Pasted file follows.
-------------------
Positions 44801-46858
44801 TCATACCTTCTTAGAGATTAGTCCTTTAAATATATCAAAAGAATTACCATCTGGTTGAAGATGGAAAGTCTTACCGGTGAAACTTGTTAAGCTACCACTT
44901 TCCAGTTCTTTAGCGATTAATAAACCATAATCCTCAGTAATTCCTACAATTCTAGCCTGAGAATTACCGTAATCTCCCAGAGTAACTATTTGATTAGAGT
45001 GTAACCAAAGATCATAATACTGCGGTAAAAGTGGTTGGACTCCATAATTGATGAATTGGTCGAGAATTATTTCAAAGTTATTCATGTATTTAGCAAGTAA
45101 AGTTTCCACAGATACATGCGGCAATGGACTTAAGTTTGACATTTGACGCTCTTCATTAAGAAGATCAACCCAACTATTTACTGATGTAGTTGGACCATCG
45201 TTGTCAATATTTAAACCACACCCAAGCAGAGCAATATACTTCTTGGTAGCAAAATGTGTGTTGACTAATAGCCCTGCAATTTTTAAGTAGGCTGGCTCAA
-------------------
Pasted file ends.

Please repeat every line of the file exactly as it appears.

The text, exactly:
Positions 44801-46858
44801 TCATACCTTCTTAGAGATTAGTCCTTTAAATATATCAAAAGAATTACCATCTGGTTGAAGATGGAAAGTCTTACCGGTGAAACTTGTTAAGCTACCACTT
44901 TCCAGTTCTTTAGCGATTAATAAACCATAATCCTCAGTAATTCCTACAATTCTAGCCTGAGAATTACCGTAATCTCCCAGAGTAACTATTTGATTAGAGT
45001 GTAACCAAAGATCATAATACTGCGGTAAAAGTGGTTGGACTCCATAATTGATGAATTGGTCGAGAATTATTTCAAAGTTATTCATGTATTTAGCAAGTAA
45101 AGTTTCCACAGATACATGCGGCAATGGACTTAAGTTTGACATTTGACGCTCTTCATTAAGAAGATCAACCCAACTATTTACTGATGTAGTTGGACCATCG
45201 TTGTCAATATTTAAACCACACCCAAGCAGAGCAATATACTTCTTGGTAGCAAAATGTGTGTTGACTAATAGCCCTGCAATTTTTAAGTAGGCTGGCTCAA